Myelin Enzymes and Protein Metabolism
Turnover of myelin has attracted interest in relation to clinical and experimental diseases involving demyelination (7, 11). In adult rats, myelin represents about 12 % of total fresh weight, of which some 25 % is protein (14) and earlier concepts for its relative inertness are difficult to reconcile with the known halflife of under 20 days for 90 % of brain proteins (11). Turnover encompasses both synthesis and breakdown, linked together in a manner to preserve the function and integrity of tissues. Breakdown, like synthesis, is an orderly process involving a large number of hydrolases (proteinase and peptide hydrolases) acting in a sequential manner for the production of amino acids and peptides (Fig. 1). Earlier studies from this laboratory have shown the presence of proteinases in crude fractions containing myelin (7, 10) but there has been some question concerning the degree of contamination by enzymes from other particulates. All studies on turnover in myelin must consider 1) the purity and structural nature of isolated material, 2) the relative metabolism of different layers of the myelin sheath, 3) the role of the cytoplasmic inclusions or other discontinuities within the myelin sheath, 4) in studies on incorporation, questions related to penetrability of the precursor, 5) the role of Schwann or satellite cells, and 6) the age of the animal.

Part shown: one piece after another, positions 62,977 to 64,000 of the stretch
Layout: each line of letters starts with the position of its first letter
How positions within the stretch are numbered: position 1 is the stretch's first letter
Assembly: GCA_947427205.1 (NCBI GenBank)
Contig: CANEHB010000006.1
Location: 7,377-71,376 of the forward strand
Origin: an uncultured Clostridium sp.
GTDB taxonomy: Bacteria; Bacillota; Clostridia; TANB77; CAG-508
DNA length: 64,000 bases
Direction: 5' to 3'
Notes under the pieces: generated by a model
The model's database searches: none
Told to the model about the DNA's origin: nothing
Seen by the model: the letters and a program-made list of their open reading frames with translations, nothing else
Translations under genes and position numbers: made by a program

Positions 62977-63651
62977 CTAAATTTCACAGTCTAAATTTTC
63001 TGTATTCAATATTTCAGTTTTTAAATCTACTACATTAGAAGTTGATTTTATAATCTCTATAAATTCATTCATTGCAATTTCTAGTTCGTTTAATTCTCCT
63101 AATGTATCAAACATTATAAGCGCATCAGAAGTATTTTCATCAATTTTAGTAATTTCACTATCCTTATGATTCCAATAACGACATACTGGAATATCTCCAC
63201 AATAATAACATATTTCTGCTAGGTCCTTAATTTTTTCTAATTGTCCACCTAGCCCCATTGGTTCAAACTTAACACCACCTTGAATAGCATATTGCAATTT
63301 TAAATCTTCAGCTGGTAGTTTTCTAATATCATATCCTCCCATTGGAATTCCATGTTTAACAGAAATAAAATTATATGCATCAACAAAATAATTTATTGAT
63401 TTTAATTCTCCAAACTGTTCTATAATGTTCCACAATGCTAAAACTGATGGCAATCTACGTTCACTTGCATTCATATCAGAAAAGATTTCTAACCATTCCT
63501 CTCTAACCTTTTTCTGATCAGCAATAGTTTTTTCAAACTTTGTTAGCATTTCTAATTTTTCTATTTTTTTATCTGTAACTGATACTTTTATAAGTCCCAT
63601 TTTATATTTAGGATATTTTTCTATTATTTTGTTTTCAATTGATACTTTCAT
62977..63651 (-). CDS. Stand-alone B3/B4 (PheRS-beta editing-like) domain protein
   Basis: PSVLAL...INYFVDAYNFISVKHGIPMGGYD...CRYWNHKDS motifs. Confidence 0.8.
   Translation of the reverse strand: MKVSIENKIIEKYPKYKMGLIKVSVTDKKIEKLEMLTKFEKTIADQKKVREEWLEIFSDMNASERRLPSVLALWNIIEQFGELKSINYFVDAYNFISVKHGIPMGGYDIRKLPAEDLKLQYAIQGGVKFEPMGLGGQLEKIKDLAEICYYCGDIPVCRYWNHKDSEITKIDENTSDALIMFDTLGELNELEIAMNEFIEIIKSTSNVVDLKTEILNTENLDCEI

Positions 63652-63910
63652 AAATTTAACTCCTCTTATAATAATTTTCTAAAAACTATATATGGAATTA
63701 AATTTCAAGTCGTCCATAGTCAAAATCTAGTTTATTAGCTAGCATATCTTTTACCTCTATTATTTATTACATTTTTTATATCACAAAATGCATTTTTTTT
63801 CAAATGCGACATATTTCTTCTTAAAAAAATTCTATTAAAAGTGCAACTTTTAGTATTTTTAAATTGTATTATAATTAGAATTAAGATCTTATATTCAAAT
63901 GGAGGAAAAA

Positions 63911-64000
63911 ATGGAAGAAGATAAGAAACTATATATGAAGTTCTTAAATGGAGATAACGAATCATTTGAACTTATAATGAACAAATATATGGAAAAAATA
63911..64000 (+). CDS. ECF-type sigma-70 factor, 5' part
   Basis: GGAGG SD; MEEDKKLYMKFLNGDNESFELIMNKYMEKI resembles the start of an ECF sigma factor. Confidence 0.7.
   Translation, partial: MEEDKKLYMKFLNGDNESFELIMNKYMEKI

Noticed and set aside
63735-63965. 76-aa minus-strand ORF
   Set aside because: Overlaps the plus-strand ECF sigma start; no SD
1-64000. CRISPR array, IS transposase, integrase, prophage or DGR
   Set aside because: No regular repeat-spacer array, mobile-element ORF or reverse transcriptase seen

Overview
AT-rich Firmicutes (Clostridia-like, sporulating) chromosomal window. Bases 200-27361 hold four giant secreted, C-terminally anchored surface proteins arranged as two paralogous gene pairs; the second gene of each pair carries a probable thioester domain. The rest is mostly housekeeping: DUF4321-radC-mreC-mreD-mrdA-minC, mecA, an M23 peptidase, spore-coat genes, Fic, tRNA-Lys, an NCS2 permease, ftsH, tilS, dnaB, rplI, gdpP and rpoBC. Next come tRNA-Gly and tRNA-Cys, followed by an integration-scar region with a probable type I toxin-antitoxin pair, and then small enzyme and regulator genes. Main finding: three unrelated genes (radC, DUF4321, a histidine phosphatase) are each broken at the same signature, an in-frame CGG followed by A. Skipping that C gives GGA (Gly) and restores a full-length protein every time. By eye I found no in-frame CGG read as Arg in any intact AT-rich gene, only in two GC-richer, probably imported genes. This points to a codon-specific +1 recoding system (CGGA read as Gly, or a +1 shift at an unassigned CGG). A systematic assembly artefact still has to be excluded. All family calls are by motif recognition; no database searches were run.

KeywordsSatellite Cell Protein Metabolism Myelin Sheath Neutral Proteinase Consecutive Time Point
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